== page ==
03/24/06 — County votes to continue blood alcohol testing

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County votes to continue blood alcohol testing

By Andrew Bell
Published in News on March 24, 2006 1:45 PM

Wayne County law enforcement officers will continue to be able to demand an alternate test should a suspected drunken driver refuse to use a Breathalyzer.

The Wayne County Commission voted this week to continue the county blood specimen program for another month. The program gives officers the option of asking for an alternate sample from a drunken driving suspect if he or she refuses a traditional test.

Without that test, Wayne County District Attorney Branny Vickory said the county would not have enough evidence against a suspected drunk driver who refused a breath test.

"When you don't have the results, you don't have much of a case," Vickory said.

The penalty for refusal is an automatic one-year driver's license suspension. Vickory said since many of those stopped would face a penalty because they would blow a score above the legal limit, they refuse the test and continue to drink and drive without a license.

But under the new program, if a person refuses a breath test, the police are able to get a search warrant for a blood specimen. Although an officer can testify in court that the person was intoxicated, the specimen provides enough evidence for a conviction, Vickory said.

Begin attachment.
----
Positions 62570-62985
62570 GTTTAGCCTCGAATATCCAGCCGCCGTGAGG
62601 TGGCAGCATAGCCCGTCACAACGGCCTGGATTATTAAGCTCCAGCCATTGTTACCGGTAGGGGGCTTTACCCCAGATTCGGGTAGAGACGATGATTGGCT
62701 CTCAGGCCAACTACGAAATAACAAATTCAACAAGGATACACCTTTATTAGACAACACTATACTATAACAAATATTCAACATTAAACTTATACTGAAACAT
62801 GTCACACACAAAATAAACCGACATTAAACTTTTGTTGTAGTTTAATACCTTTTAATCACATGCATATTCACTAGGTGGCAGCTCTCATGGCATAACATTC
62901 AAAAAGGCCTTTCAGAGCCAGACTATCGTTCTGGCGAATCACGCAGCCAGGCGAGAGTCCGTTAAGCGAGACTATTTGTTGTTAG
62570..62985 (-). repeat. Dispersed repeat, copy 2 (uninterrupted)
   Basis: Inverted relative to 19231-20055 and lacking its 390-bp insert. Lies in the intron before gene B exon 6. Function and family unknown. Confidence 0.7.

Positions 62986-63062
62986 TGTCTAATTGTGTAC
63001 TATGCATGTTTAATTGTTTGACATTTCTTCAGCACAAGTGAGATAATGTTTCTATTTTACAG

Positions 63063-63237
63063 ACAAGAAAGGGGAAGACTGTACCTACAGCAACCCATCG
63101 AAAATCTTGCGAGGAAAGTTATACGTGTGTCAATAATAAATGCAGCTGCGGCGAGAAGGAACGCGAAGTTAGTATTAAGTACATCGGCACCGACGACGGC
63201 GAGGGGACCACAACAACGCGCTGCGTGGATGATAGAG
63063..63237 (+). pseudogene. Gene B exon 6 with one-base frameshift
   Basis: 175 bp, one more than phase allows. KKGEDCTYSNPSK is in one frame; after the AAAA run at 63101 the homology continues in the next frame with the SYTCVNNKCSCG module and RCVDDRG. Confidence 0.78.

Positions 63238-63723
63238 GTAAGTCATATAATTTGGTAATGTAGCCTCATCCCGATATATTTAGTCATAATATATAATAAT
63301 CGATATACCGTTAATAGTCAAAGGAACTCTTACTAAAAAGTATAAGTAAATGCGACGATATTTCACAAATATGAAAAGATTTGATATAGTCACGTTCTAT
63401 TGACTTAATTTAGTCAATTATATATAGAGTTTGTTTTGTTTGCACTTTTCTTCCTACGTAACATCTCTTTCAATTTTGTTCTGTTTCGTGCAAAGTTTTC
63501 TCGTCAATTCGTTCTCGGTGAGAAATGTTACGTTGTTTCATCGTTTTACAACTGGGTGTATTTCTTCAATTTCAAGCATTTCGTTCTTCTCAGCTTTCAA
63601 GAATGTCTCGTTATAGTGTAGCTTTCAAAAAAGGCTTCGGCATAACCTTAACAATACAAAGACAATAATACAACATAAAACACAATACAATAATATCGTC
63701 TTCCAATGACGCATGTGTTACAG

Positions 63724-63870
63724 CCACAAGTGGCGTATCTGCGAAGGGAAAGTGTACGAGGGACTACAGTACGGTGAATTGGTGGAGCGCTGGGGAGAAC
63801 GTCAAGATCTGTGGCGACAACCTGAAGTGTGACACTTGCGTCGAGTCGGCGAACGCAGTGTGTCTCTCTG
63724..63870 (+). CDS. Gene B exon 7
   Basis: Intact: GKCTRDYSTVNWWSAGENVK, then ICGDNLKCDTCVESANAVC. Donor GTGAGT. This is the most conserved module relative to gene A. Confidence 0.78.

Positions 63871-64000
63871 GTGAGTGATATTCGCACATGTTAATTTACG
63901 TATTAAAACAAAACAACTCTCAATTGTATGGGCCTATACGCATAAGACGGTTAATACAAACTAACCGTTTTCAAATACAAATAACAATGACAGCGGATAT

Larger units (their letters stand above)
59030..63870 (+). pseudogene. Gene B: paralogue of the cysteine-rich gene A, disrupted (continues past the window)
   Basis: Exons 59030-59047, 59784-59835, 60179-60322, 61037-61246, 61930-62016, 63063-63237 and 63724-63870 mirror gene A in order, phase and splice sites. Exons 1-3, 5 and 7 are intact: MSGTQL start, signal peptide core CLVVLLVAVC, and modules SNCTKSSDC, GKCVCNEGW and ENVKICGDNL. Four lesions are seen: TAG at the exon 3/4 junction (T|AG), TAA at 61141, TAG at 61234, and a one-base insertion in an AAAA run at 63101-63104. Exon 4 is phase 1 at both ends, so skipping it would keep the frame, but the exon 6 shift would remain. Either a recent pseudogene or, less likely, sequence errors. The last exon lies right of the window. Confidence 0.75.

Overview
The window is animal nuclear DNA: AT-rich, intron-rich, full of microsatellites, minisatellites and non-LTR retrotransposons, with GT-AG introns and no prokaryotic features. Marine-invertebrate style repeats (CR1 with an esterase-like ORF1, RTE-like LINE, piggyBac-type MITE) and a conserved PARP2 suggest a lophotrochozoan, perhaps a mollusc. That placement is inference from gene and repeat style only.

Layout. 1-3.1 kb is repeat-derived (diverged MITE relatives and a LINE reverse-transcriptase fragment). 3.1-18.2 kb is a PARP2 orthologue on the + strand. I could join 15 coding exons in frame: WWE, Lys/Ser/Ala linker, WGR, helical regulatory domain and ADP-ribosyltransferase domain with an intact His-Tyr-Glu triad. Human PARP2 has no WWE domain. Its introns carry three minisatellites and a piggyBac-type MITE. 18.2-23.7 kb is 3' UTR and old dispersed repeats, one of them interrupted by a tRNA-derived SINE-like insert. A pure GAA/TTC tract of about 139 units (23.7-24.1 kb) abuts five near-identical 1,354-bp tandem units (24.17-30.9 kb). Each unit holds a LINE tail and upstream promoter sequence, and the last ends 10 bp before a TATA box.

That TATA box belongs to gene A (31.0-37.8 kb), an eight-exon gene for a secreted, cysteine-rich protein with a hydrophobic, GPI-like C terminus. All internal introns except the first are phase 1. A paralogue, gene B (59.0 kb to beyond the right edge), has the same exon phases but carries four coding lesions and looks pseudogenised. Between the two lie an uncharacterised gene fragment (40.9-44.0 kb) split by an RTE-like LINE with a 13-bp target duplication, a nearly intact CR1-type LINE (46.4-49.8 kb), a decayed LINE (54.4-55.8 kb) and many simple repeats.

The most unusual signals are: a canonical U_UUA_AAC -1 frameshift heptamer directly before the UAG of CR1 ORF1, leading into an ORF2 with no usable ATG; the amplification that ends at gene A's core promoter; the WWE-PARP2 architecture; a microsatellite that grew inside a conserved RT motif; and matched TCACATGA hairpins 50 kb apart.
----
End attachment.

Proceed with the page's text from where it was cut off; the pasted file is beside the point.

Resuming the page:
Instead of taking the suspect to a hospital for the blood test, trained individuals are kept on call to perform the test on site. If a person refuses the breath test, the arresting officer fills out a search warrant, which is then processed. After that, the blood specimen can be taken.

Once one of the counties with the highest number of Breathalyzer refusals, Wayne County has cut the number of refusals significantly since the program began in 2004, Vickory said. Goldsboro Police Department was the first department to implement the program in the area, followed by the Highway Patrol, Mount Olive Police Department and the Wayne County Sheriff's Office.

The county currently has about 30 convictions made possible through the blood alcohol specimen program and many cases still pending.

"That's 30 convictions of people that would have gotten away with it before," Vickory said.

The program's costs center around the on-call testers. Coverage for every day of the week costs an estimated $16,000 per year, while covering just Thursday, Friday and Saturday would cost about $7,000 a year.

During the next month, Wayne County Manager Lee Smith said he and County Attorney Borden Parker would look at possible options to require convicted drunken drivers to reimburse the county for the blood specimen fee through court fees or fines.

Parker said the money to pay for the program initially came from a grant, but that the program will need more money to continue. Smith said he would discuss the issue with county officials and try to find more funding from other programs to offset the cost.